Offshore Wind Round-Up

Offshore wind developments have been making the headlines in recent months, with both good and bad news for some of the UK’s biggest renewable energy projects. Let’s take a look at some of the key developments. 

Gwynt y Môr Offshore Wind Farm
Work is coming on well at Gwynt y Môr, which is set to become fully-operational later in 2014. The 160 turbine wind farm, located in Liverpool Bay off the North Wales coast, has recently seen a 10 berth pontoon come into service, making it faster and easier for engineers and technicians to access the offshore site and work on the turbines.

The new pontoon is an important development in the 576MW project’s construction, which will supply up to 400,000 homes with green electricity when completed.

Humber Gateway
24 wind turbine foundations have now been installed at the Humber Gateway Offshore Wind Farm, with the remaining 49 due to follow in April. The £700m project is located in relatively shallow waters off the coast of East Yorkshire, where it spreads over an area of 10 square miles.

Project developers E.ON have recently recruited an extra 13 people to their Operations team, based in a new £3m site at Grimsby dock, to help construct the wind farm. The turbines should be fully-operational in 2015, generating enough electricity to power up to 170,000 local homes.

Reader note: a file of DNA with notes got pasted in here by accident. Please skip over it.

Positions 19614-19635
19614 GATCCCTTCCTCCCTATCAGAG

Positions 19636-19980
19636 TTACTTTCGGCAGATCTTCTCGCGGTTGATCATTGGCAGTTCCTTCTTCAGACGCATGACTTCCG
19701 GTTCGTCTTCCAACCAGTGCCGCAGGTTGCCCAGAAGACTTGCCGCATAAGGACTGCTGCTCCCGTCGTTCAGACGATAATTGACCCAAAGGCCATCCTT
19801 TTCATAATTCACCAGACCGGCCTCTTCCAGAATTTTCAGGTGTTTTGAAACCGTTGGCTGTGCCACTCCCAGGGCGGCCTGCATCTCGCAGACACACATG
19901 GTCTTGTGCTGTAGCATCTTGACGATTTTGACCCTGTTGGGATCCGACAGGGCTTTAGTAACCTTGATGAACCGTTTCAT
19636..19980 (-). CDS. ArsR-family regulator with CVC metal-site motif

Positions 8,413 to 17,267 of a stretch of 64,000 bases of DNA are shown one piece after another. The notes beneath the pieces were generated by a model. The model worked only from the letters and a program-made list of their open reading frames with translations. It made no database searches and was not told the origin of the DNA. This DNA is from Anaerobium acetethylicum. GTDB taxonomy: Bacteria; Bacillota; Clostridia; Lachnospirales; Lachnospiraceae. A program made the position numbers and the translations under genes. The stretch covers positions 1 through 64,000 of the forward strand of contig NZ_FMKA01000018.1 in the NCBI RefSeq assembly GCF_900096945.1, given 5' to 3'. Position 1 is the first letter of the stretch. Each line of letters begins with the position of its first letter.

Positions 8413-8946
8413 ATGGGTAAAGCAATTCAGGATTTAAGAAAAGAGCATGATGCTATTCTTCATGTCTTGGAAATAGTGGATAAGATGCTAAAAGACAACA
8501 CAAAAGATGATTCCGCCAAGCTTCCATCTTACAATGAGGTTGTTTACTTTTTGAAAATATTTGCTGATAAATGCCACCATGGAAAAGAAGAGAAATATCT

West of Duddon Sands Offshore Wind Farm Project
Located 20km off the Barrow coast, West of Duddon Sands is one of the world’s biggest offshore wind farms with a 389MW capacity – enough to power around 300,000 homes. The project achieved a major milestone on 28 January 2014 when its first four turbines started exporting power to the national grid.

West of Duddon Sands currently employs more than 1,000 people. Over a third of its turbines have now been installed and construction should be complete by the end of 2014.

Westermost Rough
DONG Energy’s 210MW Westermost Rough Offshore Wind Farm also reached a landmark in its development recently, when the first of its 35 foundations was installed off the East Yorkshire coast. The project marks the very first use of the new Siemens 6MW turbine, which should help lower offshore wind costs in the future.

Located just north of the Humber Gateway development, Westermost Rough is bringing more much-needed investment to the area, with DONG Energy spending £11 on creating a new operations base at the Port of Grimsby.

And in other news…
Some of the less positive developments so far in 2014 include the cancellation of Phase 2 of the London Array, due to concerns over the potential impact on local birdlife. RWE has also pulled out of the Atlantic Array development, citing technical and financial issues, and Forewind’s Dogger Bank development in Yorkshire has been scaled back by 20%.

Wilding says: It’s definitely a mixed bag at the moment when it comes to offshore wind projects. Changes in financial subsidies, environmental issues and concerns around climate change targets have all contributed to some high-profile projects being cancelled or scaled down. But there’s plenty of good news around, too – just look at the fantastic progress that other projects are making. There are certainly lots of reasons to stay positive.

Sources: Various